Updated Aug 5, 2021 - Politics & Policy

"Not patriotism": Sentencing judges rebuke Capitol rioters

U.S. District Judge Amy Berman Jackson listens during the investiture ceremony for U.S. District Judge Trevor N. McFadden April 13, 2018 at the U.S. District Court in Washington, DC.
Judge Amy Berman Jackson at the U.S. District Court in Washington, DC. Photo: Alex Wong/Getty Images

A federal judge sentencing a Michigan man in D.C. Wednesday over his role in the U.S. Capitol riot dismissed any notion that he's a political prisoner.

Driving the news: U.S. District Court Judge Amy Berman Jackson said that she wasn't sentencing Karl Dresch, of Calumet, "because he is a supporter" of former President Trump, noting that "millions of people" had voted for him "and did not heed his call to descend on the nation's Capitol," per the Detroit News.

"He is not a political prisoner. ... He was an enthusiastic participant in an effort to subvert the electoral process."
— Excerpt from Jackson's remarks via WUSA9
  • "You called yourself and everyone else patriots, but that's not patriotism," Judge Amy Berman Jackson said to Dresch, who pleaded guilty to a misdemeanor charge of entering the Capitol, according to CNN.
  • "Patriotism is loyalty to country, loyalty to the Constitution, not loyalty to a head of state. That is the tyranny we rejected on July 4."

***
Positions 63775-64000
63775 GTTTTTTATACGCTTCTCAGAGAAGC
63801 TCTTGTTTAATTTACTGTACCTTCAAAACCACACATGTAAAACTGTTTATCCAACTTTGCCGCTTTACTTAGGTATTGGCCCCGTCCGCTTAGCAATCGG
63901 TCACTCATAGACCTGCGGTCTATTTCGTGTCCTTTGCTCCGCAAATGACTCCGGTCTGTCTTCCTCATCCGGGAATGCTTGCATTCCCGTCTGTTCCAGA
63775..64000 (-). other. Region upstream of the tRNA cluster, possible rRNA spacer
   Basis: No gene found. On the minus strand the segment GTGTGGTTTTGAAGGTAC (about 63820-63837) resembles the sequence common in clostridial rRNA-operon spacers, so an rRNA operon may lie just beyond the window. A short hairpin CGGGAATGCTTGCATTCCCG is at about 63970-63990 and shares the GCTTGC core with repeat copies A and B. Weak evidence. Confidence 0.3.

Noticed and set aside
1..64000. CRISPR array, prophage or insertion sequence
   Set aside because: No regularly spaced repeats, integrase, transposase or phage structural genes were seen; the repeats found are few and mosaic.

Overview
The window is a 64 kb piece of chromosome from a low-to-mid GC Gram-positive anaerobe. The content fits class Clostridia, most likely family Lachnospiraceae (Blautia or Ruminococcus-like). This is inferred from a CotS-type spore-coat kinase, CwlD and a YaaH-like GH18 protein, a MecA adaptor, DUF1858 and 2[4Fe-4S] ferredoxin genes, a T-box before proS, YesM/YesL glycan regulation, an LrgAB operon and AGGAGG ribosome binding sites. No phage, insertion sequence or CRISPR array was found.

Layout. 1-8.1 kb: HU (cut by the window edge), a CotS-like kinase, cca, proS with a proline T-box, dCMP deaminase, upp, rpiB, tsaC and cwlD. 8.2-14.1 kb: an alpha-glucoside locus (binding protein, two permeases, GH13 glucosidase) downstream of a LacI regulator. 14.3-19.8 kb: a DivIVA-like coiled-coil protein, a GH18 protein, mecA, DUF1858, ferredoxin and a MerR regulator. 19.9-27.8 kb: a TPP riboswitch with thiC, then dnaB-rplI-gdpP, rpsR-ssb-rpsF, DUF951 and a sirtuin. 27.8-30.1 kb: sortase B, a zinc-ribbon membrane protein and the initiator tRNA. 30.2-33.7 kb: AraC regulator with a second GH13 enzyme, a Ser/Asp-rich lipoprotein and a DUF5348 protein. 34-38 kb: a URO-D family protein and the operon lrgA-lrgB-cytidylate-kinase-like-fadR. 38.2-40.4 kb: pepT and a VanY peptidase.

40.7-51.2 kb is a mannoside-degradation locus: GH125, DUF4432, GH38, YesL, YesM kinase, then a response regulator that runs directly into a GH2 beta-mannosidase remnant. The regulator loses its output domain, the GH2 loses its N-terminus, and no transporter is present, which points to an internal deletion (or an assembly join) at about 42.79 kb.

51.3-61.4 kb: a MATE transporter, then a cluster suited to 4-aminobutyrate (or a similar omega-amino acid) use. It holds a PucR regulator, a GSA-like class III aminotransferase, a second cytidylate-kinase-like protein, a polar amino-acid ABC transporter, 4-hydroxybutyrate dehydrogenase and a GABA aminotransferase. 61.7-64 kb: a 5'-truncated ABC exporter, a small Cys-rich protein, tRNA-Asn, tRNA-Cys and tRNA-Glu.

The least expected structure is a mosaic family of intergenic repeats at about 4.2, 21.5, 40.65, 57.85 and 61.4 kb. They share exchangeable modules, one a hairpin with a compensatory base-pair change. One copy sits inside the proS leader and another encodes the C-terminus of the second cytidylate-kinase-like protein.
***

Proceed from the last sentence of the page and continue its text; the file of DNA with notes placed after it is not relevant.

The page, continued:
The big picture: The Obama-appointed Jackson is the latest federal judge to condemn claims that the riot was due to some form of patriotism — with judges appointed by both Republican and Democratic presidents speaking out on the grave threat the deadly insurrection posed, the Washington Post notes.

  • The Reagan-appointed U.S. District Judge Thomas Hogan, who sentenced Northern Virginia couple Joshua Bustle and Jessica Bustle to home confinement Wednesday said her "inaccurate" description of Capitol rioters as "patriots" led to him seriously consider jailing her, per WashPost.
  • "Patriots are not the ones who attack the operations of Congress," he said, noting the fatalities during the insurrection. "That is revolution, not patriotism."

Of note: Chief U.S. District Judge Beryl Howell last Thursday questioned whether it was appropriate for prosecutors to offer defendants misdemeanor plea deals in cases that saw insurrectionists "terrorizing members of Congress," CNN notes.

For the record: Jackson sentenced Dresch to six months in prison. With time served since he was incarcerated in January while awaiting trial, he is set to be released Wednesday or Thursday, per his attorney.

  • He was fined $500 in restitution for participating in the insurrection.
  • Joshua Bustle was sentenced to 30 of conditional home confinement, and Jessica Bustle to 60 days conditional home confinement.

Editor's note: This article has been updated with comment from Hogan and Howell.

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